26th February 2009 #23 Lives for gear     Joined: Feb 2009 Location: Austria Posts: 552 How to measure the "distance between the speaker and the (front) wall? Wes, could you please elaborate on the measurement of the "distance between the speaker and the wall"? Is that the distance from the rear of the speaker or from the driver or the way sound has to pass around the speaker or...? Many thanks, Gernot __________________ Gernot Ebenlechner – I found a "video" of a song of mine on YouTube
26th February 2009   #24
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Quote:
 Originally Posted by G. E. could you please elaborate on the measurement of the "distance between the speaker and the wall"? Is that the distance from the rear of the speaker or from the driver or the way sound has to pass around the speaker or...?
These may help too:

Frequency-Distance Calculator

Front Wall Absorption

--Ethan

 26th February 2009 #25 Gear nut   Joined: Nov 2007 Posts: 108 Seamus, That fixed-frequency null will be present anywhere along the axis between the speaker and the listening position. That's what makes front wall nulls different from rear wall nulls, which change frequency as you move around the room. Front wall nulls, on the other hand, stay fixed in frequency as long as the listener is positioned so that the speaker is between the listener and the front wall. Gernot, Good question. I always use the voice coil position for my calculations. There's always a bit of rounding involved, but for bass freqencies, this amount of rounding is inconsequential. --Wes
 26th February 2009 #26 Lives for gear     Joined: Feb 2009 Location: Austria Posts: 552 Directivity vs. sound bending Ethan, don't you think that the directivity mentioned in the article is related to the speaker cabinets themselves (as opposed to the whole speaker) and sound waves from the speaker cabinets start bending around the speaker enclosure above a certain frequency? From my experience sound treatment (mid to high frequencies) of the front wall can make a huge difference -- personally I like putting up large diffusors (closed design) on the wall behind the speakers for those of us who have to stick with a non suffit-mount setup... Greets, Gernot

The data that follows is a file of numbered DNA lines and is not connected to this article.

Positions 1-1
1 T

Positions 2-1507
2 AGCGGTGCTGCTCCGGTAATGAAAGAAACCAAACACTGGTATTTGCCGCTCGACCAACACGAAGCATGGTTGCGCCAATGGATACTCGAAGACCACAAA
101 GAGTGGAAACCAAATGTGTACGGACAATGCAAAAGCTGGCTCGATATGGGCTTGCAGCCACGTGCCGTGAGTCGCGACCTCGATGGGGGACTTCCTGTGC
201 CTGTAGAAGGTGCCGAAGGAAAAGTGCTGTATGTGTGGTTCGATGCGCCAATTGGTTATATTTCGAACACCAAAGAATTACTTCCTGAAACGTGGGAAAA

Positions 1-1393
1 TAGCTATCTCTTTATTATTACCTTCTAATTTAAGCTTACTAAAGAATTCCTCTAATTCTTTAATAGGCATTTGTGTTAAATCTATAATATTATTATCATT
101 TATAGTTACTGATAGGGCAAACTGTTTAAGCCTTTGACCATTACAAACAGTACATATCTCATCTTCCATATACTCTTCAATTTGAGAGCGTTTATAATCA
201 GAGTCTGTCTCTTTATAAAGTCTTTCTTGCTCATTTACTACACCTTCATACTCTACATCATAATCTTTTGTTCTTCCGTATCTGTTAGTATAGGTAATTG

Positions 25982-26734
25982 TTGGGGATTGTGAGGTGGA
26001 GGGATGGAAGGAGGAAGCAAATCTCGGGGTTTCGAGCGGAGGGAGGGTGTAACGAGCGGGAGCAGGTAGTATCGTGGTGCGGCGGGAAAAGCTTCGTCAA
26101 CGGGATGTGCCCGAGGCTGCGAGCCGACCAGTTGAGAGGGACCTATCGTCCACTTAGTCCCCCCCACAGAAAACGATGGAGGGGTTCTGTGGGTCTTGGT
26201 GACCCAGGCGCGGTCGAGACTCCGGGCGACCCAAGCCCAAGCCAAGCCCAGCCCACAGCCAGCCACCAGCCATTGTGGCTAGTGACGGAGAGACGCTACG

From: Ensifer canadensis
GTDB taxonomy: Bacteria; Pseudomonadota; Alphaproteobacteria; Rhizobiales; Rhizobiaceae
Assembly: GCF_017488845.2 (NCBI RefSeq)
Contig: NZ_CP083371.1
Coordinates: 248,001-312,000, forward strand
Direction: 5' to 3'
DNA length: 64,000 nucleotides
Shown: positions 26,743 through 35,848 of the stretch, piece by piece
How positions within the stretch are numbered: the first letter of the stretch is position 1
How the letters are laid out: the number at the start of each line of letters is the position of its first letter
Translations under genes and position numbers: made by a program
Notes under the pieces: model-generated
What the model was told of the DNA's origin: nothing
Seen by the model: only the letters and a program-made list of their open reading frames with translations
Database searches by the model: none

27th February 2009   #27
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Quote:
 Originally Posted by G. E. personally I like putting up large diffusors (closed design) on the wall behind the speakers for those of us who have to stick with a non suffit-mount setup... Greets, Gernot
To get diffusion in the low frequency bands in question you'd need a sizable diffractal or a very deep 2D, neither of which is very plausible behind the speakers in a typical room; not to mention that you'd need to get quite a distance from it for it to truly be effective.

I tend to use a combination of trapping and broadband absorption behind the speakers when not soffiting. Even though infinite baffle (soffiting) solves some problems and looks great on paper, often free-standing monitors end up sounding better. They're certainly easier to fine tune after the room is built. Notice that in the vast majority of high-end mastering rooms the monitors are free-standing. Clearly both approaches can work well.

 27th February 2009 #28 Gear maniac     Joined: Mar 2007 Location: north and south Posts: 155 i'm sure many of you will think this post is pure bull-turd! but a buddy of mine actually has 'part of a car,' with audio system in a room of his studio. no wheels, but indeed an enclosed car body with sound! sure saves time! thinking about doing the same! __________________ Virtual Band Cover Song. Sting - "Fortress Around your heart"
27th February 2009   #29
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Front wall diffusion sounds good to me

Quote:
 Originally Posted by jayfrigo To get diffusion in the low frequency bands in question you'd need a sizable diffractal or a very deep 2D, neither of which is very plausible behind the speakers in a typical room; not to mention that you'd need to get quite a distance from it for it to truly be effective...
Let me be more specific about upper mids/highs and front wall diffusor placement. For example setting up this diffusor (sorry, no better image available -- theoretical bandwith 1900Hz-2500Hz) instantly made THE most audible improvement ever for me (depth of the soundstage), I clearly preferred it over using absorbption. Btw: speakers have 3ft distance to the front wall, diffusor is a only few inches away from the front wall. Any explanations?

As for the low freq. response I really appreciate Wes' findings: some "problems" follow the speaker position only others depend on both speaker and listening position...
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Last edited by G. E.; 27th February 2009 at 09:12 AM.. Reason: ... typos

27th February 2009   #30
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Quote:
 Originally Posted by Wes Lachot Seamus, That fixed-frequency null will be present anywhere along the axis between the speaker and the listening position. That's what makes front wall nulls different from rear wall nulls, which change frequency as you move around the room. Front wall nulls, on the other hand, stay fixed in frequency as long as the listener is positioned so that the speaker is between the listener and the front wall. --Wes
Crazy.
So, after I build the wall to change my length to 20.425, I would probably want to position the speakers in a place that makes that null higher in the frequency spectrum so that I could hit it with broadband absoption. Otherwise, if it's too low, I'd have to build some tuned traps...

does that even make sense...?

Thanks,
Seamus